10 must do’s for volunteers in Cambodia

Cambodia. What do we truly know of this mysterious country, about the people who live there, the culture and the sights to see? Luckily, our inside-expert Tammy explains the must-doe's in Cambodia and what you should expect.

Cambodia is a wonderful country full of contrasts. From ancient temples, to wild jungles and pristine beaches – in Cambodia you can have all of this. Having lived and worked in Cambodia for two years now I have been lucky enough to visit the country extensively. Here are my top 10 things every volunteer should do while in Cambodia:

1. Visit the mighty Angkor Wat

Visiting the majestic temple complex of Angkor Wat is an absolute must on every visit to Cambodia. The Angkor archeological complex stretches over 400km and includes temples built as early as the 9th century. Watching the sun rise over Angkor Wat will be one of the most magical moments in your life.

2. Spot dolphins in Kratie

The small river town of Kratie is located in the North East of Cambodia. It is famous for the Kratie river dolphins. There are only about 20 Irrawaddy river dolphins left. The best way to see these rare creatures is via a river cruise at sunset in the small village of Kampi, 15 km outside of Kratie.

3. Relax on the Cambodian islands

Unlike its Thai neighbor Cambodia is not exactly famous for its beaches. But that’s exactly why you should visit them, especially the islands off the coast of Sihanoukville, Cambodia’s biggest beach town.

The most remote and hence most unspoilt island is the paradise island of Koh Rong, where you can truly live your cast-away fantasies with white, sandy beaches and crystal clear waters.

4. Sit back in Kampot

Kampot is a sleepy riverside town about 4 hrs south from Cambodia’s capital of Phnom Penh.

What is really charming about this town are the crumbling colonial buildings, but the main attractions in Kampot are actually the caves, waterfalls, salt flats and pepper plantations. Kampot pepper is one of the finest in the world and is used by all the top chefs in France.

Visiting a pepper plantation gives you a unique insight into how pepper is grown and harvested. And no visit to Kampot is the same without sampling this amazing pepper on a fresh seaside dish.

5. Do a home-stay

To get a true feeling of what life in Cambodia is like there is no better way than a home-stay with a local family.

Accommodation will be simple, but your hosts will no doubt welcome you with open arms. It is the perfect way to interact with locals and learn their traditional way of living.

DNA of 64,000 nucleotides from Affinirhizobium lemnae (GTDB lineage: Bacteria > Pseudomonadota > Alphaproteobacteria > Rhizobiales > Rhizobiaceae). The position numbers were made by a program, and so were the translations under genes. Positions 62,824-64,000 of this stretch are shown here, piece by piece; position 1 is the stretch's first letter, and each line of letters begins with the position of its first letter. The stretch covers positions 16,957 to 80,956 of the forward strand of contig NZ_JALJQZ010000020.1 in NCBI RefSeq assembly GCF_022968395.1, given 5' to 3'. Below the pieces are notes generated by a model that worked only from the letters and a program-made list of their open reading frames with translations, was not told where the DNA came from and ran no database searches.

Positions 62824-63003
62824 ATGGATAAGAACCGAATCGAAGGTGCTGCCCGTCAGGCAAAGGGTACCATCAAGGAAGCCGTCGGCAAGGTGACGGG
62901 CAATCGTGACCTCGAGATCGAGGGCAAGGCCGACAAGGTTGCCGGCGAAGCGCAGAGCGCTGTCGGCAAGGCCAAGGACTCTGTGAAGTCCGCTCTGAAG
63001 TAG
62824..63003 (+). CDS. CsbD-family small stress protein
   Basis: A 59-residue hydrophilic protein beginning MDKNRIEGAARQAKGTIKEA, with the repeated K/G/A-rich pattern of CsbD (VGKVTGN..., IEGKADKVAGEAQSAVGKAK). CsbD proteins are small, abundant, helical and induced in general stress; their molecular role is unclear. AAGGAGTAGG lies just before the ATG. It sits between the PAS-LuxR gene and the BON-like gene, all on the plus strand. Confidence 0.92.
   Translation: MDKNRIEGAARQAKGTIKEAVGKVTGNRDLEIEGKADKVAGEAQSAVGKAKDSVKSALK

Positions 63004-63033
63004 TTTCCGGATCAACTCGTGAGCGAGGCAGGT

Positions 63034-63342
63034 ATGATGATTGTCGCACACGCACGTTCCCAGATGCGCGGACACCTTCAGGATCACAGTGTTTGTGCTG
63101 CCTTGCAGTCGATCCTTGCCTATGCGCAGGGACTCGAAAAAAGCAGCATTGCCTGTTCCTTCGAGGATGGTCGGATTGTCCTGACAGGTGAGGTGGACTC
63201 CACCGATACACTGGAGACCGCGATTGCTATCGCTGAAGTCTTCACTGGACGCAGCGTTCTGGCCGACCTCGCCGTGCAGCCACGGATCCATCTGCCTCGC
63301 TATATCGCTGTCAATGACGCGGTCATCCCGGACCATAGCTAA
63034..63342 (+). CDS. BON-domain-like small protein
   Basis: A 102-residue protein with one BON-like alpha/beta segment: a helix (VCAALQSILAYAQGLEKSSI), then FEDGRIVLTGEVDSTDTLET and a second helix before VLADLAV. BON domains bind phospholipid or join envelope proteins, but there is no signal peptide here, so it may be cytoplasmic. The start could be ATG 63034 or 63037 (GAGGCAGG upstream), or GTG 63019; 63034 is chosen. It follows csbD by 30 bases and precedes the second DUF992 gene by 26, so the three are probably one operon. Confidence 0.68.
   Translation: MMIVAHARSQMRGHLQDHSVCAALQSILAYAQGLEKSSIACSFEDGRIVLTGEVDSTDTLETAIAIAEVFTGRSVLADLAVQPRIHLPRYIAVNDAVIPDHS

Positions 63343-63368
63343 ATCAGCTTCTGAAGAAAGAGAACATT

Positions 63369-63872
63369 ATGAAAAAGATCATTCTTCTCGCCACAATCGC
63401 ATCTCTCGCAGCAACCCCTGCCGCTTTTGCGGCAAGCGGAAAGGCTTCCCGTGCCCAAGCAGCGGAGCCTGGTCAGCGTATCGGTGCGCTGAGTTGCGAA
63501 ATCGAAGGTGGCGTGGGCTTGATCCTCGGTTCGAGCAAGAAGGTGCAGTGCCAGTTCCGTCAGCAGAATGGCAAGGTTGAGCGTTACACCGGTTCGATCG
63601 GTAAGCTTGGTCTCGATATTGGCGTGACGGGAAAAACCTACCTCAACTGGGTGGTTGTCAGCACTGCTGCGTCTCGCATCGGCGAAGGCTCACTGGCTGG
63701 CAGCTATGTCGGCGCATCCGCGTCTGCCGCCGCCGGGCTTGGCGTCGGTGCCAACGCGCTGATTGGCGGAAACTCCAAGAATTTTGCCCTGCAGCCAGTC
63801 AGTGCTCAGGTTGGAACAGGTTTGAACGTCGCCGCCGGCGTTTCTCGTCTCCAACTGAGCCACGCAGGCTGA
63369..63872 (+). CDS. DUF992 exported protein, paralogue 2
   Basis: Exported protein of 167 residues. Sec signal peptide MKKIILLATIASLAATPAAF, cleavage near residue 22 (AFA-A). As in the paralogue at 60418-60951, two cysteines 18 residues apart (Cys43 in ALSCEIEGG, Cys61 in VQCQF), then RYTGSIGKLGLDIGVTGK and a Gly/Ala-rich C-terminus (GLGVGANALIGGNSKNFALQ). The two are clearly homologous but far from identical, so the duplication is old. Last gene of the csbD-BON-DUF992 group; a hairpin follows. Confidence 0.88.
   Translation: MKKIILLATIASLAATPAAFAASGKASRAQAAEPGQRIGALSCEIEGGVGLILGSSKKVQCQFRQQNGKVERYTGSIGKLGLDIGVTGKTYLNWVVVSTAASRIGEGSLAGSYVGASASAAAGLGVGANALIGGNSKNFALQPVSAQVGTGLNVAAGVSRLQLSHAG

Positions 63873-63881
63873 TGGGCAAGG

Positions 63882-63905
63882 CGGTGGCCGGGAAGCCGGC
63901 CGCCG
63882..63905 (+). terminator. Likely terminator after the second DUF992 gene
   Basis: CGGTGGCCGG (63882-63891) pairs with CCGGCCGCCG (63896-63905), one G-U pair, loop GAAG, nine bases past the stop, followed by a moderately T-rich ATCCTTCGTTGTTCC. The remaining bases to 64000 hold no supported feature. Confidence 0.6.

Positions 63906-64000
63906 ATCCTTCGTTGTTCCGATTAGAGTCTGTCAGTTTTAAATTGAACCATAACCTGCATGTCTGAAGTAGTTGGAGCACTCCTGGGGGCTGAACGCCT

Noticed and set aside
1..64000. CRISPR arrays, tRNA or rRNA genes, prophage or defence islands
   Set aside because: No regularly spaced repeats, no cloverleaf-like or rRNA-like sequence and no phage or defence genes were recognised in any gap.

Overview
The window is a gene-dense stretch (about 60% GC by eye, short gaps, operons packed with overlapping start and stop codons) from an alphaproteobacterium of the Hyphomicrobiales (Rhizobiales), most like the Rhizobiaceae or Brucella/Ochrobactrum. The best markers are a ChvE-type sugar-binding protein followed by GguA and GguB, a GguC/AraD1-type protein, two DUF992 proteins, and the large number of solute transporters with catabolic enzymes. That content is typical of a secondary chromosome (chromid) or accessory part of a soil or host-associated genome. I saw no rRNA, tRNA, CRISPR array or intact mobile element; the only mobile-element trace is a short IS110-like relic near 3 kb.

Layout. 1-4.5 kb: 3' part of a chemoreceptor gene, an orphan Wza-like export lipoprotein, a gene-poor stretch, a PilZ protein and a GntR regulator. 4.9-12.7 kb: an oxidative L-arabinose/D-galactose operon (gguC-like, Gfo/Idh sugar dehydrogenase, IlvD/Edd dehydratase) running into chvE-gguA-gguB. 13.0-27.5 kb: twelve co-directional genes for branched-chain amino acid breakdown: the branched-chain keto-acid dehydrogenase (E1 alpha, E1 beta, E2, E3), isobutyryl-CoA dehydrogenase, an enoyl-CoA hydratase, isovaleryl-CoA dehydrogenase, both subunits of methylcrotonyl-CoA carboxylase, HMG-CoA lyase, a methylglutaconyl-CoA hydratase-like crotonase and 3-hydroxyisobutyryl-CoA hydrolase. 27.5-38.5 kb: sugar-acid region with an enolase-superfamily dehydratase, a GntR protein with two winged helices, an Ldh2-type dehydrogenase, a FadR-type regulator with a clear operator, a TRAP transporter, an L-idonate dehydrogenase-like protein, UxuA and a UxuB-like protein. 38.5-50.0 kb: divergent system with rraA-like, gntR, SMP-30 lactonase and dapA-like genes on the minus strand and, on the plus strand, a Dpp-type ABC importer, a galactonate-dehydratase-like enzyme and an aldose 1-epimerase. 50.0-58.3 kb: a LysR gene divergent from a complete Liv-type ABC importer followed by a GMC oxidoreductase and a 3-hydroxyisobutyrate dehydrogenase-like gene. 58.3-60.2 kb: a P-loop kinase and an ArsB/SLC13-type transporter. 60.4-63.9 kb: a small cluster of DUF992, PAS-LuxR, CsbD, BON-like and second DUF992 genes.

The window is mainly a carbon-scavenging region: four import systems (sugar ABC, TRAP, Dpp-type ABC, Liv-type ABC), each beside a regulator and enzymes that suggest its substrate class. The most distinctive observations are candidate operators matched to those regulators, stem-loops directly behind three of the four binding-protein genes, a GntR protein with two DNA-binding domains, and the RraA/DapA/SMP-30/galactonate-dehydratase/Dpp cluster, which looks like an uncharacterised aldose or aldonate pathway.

The community of Chi Phat offers great homestay packages.

6. Ride the bamboo train

For years the bamboo train in Battambang has been the major choice of transport for locals, but for a few years this unusual journey can also be enjoyed by tourists now. The train consists of a wooden frame that is covered with slats made of bamboo. It rests on two bogies and fits up to 15 people. You can cruise along past some beautiful countryside at about 15km/h.

7. Trek in Mondulkiri

The North Eastern province of Mondulkiri is home to a few hundred wild elephants and is a trekker’s paradise. Due to its higher altitude temperatures are a pleasant 25 degrees (compared to 35 degrees in the rest of the country). Elephant trekking in the mountainous jungles is very popular here, but make sure to book any elephant trekking activities through respected and certified eco-tourism companies that treat the elephants well.

8. Cruise down the mighty Mekong River

The Mekong river is the world’s 12th longest river and runs through China, Burma, Thailand, Laos, Vietnam and Cambodia. There are different routes one can choose to travel on this mighty river, but the most adventurous is probably from Phnom Penh to the Mekong delta in Southern Vietnam. The three-day cruise will take you past mangrove forests, jungles and rice paddies. It is a great way to witness rural life in Cambodia.

9. Visit the Killing Fields

When visiting Cambodia you won’t be able to avoid getting to know its tragic past. During the Khmer Rouge regime in the late 70ies, millions of people died. Almost half of those people were killed if the regime believed that they were traitors.

There are killing fields all over Cambodia, but the most famous is just outside of Phnom Penh. Visiting the killing field will be an emotional visit and is certainly not for the faint hearted.

However, in order to truly understand Cambodia’s history and the reasons why Cambodia is still one of the poorest countries in South East Asia, a visit to the killing fields will help you do that.

10. Eat a tarantula

Most countries have at least one dish that is just weird. The Scots have haggis, the people of the Amazon have grubs, the Chinese have crickets, and the Cambodians have spiders. Yes, that’s right. These creepy crawlies are in fact a delicacy here in Cambodia. Tarantulas are plentiful here so are a very popular snack. They are usually eaten with a chili sauce. Fancy one?

So, which of these 10 things would you like to try out?

 

Tammy Lowe hails from Germany, but has been living an expat life for the past 10 years. In 2011 she and her hubby quit their cubicle jobs in London to travel the world and work and volunteer along the way. Tammy is currently in Cambodia volunteering as a communications adviser for a human rights NGO.


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2 Comments

  • I can honestly say that I’ve done everything on the list, but I was living in Cambodia for 8 months so I had some time. To answer your question, Tarantulas taste like fried chicken.. Seriously. Not bad! Just be careful if you eat the whole body (I just ate the legs), it causes about 1/2 of the people that try it get sicks.

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